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Occupy group protests injection well in Hubbard

Published: Thu, December 22, 2011 @ 12:00 a.m.

By Robert Guttersohn



About a dozen protesters from the Occupy Youngstown movement occupied the corner of Main Street and Hubbard Masury Road in protest of the brine injection well to be built there.

Injection wells accept brine water from well drilling, including fracking, a process in which water, chemicals and sand are blasted into rocks thousands of feet below the ground to unlock oil and natural gas.

The protesters worried that wells are being built in an area so desperate for jobs, they are being constructed faster than authorities understand their environmental impact.

“It’s like throwing a starving man a crumb,” said Tim Raridon.

Many of Wednesday’s protesters were present at the Ohio Department of Natural Resources informational meeting at the township administration building Dec. 12. At that meeting, township trustees and residents questioned the loca-tion of the injection well along the Little Yankee Run Creek, which eventually empties into the Shenango River in western Pennsylvania.

Steve Beck is a farmer living in New Bedford, Pa., one of the many communities that rely on the river for drinking water.

“There’s no way it’s safe,” Beck said while holding up a sign reading “SOS EPA.” “They make promises that give us a false sense of security. But common sense will tell you it’s not 100 percent safe.”


1tonycaldarelli(1 comment)posted 3 years, 9 months ago

Mr. Beck, as a farmer needs to be aware of this statement from the EPA: "In the 2000 National Water Quality Inventory, states reported that agricultural nonpoint source (NPS) pollution was the leading source of water quality impacts on surveyed rivers and lakes, the second largest source of impairments to wetlands, and a major contributor to contamination of surveyed estuaries and ground water." Everyone need to realize that during a recent Senate Committee on Environment and Public Works hearing on "Federal Drinking Water Programs," Senator Inhofe asked officials from the Environmental Protection Agency (EPA) and the United States Geological Survey (USGS) if they were aware of any documented cases of hydraulic fracturing contamination. None of the three witnesses could provide a single example. Testifying before the EPW Committee was Peter Silva, Assistant Administrator for Water, Environmental Protection Agency, Cynthia Giles, Assistant Administrator for Enforcement and Compliance Assurance, Environmental Protection Agency, and Matthew Larsen, Associate Director for Water, U.S. Geological Survey.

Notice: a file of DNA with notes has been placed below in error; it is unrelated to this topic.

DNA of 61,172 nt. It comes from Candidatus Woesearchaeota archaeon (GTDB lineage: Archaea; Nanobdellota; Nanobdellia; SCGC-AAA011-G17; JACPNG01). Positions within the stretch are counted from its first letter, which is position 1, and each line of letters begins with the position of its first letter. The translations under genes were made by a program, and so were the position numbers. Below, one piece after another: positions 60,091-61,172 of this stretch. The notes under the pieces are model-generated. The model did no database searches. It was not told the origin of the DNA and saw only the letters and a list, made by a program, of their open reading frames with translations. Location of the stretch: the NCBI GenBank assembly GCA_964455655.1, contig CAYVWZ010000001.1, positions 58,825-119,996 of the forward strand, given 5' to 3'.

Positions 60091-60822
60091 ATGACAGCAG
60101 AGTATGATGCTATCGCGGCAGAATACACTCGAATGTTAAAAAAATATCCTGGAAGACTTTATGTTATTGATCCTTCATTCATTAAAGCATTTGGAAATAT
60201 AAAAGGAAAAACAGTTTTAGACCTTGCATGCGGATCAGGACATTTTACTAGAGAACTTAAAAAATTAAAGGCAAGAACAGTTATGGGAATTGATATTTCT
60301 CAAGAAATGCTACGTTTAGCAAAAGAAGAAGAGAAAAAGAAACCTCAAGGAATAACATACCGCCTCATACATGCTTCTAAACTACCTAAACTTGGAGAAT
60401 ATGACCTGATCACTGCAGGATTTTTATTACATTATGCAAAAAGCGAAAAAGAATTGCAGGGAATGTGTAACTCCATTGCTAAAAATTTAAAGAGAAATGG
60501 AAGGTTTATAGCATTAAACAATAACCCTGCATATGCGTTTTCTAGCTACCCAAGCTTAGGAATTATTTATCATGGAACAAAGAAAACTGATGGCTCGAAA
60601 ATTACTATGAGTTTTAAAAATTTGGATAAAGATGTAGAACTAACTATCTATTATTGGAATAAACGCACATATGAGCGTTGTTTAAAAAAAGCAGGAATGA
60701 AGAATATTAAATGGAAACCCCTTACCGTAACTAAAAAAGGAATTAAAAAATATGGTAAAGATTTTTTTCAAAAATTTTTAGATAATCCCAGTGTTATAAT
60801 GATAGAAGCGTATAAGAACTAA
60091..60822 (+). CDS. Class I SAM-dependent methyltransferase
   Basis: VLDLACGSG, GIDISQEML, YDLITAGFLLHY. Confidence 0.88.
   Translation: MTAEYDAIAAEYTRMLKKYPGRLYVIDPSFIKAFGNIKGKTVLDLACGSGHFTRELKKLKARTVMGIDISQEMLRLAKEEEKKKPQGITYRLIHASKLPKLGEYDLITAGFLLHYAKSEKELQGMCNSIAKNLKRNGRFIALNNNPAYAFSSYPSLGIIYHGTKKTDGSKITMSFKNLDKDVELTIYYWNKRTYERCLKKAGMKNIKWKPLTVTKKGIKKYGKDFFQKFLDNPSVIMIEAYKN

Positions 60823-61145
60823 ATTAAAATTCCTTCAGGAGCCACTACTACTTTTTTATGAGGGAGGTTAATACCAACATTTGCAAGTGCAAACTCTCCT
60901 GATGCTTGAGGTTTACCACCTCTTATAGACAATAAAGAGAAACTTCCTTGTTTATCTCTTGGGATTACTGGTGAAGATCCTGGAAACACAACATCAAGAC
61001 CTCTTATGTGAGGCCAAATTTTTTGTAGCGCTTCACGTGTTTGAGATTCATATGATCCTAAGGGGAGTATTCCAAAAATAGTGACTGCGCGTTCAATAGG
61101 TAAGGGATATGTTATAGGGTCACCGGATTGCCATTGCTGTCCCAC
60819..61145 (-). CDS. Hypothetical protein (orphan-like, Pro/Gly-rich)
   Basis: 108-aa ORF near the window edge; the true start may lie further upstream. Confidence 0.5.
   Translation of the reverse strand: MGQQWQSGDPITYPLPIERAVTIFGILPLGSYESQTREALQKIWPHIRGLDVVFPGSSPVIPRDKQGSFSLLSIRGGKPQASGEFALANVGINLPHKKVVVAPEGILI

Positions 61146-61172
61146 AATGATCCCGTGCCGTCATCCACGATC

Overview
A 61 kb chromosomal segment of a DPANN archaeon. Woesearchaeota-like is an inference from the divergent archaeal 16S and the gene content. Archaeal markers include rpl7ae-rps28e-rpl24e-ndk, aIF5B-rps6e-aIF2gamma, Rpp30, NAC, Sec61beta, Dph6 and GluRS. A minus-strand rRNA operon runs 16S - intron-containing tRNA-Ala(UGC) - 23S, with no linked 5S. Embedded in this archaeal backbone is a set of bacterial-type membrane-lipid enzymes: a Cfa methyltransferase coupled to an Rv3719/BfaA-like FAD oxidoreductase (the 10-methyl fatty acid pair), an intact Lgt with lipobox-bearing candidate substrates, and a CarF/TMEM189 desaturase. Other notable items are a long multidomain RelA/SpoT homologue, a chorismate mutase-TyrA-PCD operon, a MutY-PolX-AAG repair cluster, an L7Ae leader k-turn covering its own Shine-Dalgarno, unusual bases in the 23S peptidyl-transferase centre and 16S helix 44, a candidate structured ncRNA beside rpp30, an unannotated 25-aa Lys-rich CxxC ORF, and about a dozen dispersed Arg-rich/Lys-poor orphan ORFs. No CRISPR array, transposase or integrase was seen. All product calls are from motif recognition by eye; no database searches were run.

Suggest removal:

2southsidedave(5126 comments)posted 3 years, 9 months ago

The Constitution allows Americans to disagree with opposing viewpoints so long as it is a peaceful demonstration.

Suggest removal:


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